Using the mother tongue in the foreign language classroom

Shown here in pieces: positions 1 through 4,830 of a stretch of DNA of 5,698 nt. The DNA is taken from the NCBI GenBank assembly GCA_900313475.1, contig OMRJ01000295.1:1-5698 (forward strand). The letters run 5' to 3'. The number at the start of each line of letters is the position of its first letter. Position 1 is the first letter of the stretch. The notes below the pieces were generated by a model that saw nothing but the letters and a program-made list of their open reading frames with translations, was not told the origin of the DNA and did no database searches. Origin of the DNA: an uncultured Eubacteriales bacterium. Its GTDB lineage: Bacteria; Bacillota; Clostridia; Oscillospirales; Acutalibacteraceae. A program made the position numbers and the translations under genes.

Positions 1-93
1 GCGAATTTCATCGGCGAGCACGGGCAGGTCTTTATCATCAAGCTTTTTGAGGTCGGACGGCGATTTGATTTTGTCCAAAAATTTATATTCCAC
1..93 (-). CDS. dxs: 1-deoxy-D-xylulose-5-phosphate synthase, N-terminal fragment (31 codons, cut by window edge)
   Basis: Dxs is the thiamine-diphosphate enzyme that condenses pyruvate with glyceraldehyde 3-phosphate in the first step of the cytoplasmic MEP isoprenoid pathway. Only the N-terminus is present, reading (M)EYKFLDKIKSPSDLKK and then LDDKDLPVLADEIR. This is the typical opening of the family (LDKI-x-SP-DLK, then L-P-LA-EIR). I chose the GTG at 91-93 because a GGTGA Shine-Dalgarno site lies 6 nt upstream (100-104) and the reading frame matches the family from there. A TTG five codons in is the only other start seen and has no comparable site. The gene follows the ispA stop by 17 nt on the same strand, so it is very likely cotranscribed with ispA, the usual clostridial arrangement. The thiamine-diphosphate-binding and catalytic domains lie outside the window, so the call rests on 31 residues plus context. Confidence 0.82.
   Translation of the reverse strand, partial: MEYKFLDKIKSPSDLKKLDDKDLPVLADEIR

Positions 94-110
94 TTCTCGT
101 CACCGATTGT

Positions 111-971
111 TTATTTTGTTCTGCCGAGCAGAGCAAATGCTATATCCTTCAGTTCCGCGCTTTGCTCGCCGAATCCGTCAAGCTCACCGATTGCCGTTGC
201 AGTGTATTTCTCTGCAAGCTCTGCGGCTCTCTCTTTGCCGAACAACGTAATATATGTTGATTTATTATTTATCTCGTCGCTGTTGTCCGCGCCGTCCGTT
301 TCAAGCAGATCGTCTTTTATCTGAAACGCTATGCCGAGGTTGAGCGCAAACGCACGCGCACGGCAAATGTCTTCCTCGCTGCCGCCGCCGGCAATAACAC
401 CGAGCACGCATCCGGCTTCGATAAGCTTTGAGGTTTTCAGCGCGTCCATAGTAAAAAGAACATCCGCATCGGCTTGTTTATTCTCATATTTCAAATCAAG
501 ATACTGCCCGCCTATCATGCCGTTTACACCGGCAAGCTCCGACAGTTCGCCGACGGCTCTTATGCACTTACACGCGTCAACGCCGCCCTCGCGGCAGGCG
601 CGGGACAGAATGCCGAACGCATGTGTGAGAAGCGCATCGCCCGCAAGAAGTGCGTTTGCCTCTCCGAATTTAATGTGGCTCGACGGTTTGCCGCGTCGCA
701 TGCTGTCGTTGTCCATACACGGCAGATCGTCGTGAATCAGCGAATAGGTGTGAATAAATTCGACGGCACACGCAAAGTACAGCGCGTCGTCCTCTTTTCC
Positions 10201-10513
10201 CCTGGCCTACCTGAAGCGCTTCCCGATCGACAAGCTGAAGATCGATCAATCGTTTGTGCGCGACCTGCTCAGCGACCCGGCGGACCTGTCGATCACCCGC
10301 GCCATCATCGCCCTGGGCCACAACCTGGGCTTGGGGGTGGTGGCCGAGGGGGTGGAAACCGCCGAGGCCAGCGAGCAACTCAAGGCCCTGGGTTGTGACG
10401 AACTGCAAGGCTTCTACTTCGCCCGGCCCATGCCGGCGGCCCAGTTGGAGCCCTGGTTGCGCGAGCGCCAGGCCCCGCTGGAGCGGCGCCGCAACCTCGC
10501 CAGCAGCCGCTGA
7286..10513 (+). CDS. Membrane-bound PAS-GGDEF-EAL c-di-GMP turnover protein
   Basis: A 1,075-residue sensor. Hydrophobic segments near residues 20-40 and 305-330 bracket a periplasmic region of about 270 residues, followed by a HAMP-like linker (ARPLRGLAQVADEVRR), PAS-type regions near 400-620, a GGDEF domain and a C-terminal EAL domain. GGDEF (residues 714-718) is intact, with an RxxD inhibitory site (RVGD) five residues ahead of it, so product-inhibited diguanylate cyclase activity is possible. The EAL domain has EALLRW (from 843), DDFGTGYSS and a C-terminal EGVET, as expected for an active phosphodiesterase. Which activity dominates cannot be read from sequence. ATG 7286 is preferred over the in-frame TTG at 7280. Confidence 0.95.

The use of the mother tongue(s) in the foreign language classroom has been the focus of attention in many English as a Foreign Language (EFL) studies (Celaya and Torras, 2001; Muñoz, 2007). In particular, during the last decades, some investigations have suggested that language teachers should only use the target language, completely excluding the students’ mother tongue(s) or using it minimally as a support for explanations (Lasagabaster, 2013; Littlewood and Yu, 2011). More recent research, however, considers the mother tongue a beneficial tool that might report multiple advantages in language learning and can help students to foster their metalinguistic awareness (Lasagabaster, 2013) .In Content and Language Integrated Learning (CLIL) contexts, more limited research exists and most of the studies that have been conducted so far on the use of the mother tongue(s) (Celaya and Ruiz de Zarobe, 2010; Martínez-Adrián and Gutiérrez Mangado, 2015, among others) have focused on the students’ part. However, little attention has been paid to the teachers’ perspective (Lasagabaster, 2013; McMillan and Turnbull, 2009). Therefore, there is a need of studies analyzing teachers’ use and beliefs with respect to the use of the mother tongue(s) in the English classroom. Additionally, to the knowledge of the author, no studies have been conducted analyzing teachers’ mother tongue use in a bilingual context where the foreign language is being learned as the third language so as to see the functions that the mother tongue(s) play in the language learning process.This paper examines the opinions and beliefs of EFL teachers in the Basque Country. All the participants are Secondary Education teachers from different schools in a bilingual context where English is taught as a third language (L3) after Spanish and Basque. Teachers had to complete an online questionnaire in which they had to answer some questions related to their personal background, some others concerning their opinions and beliefs about their use of the mother tongue(s) in the classroom and an open question in which they were encouraged to provide further information.Results indicate that most of the teachers use at least one of the languages (Basque and/or Spanish) in their respective classes, being Basque the preferred language in most of the cases. Furthermore, teachers seem to use both languages (Basque and Spanish) for the same purposes in the classroom, the most common use of these languages being to establish differences and similarities among the different languages. In addition, explaining something that has not been understood in the target language, dealing with disciplinary issues, and offering individual help to the students are also aspects that are usually dealt with in the mother tongue(s) of the students.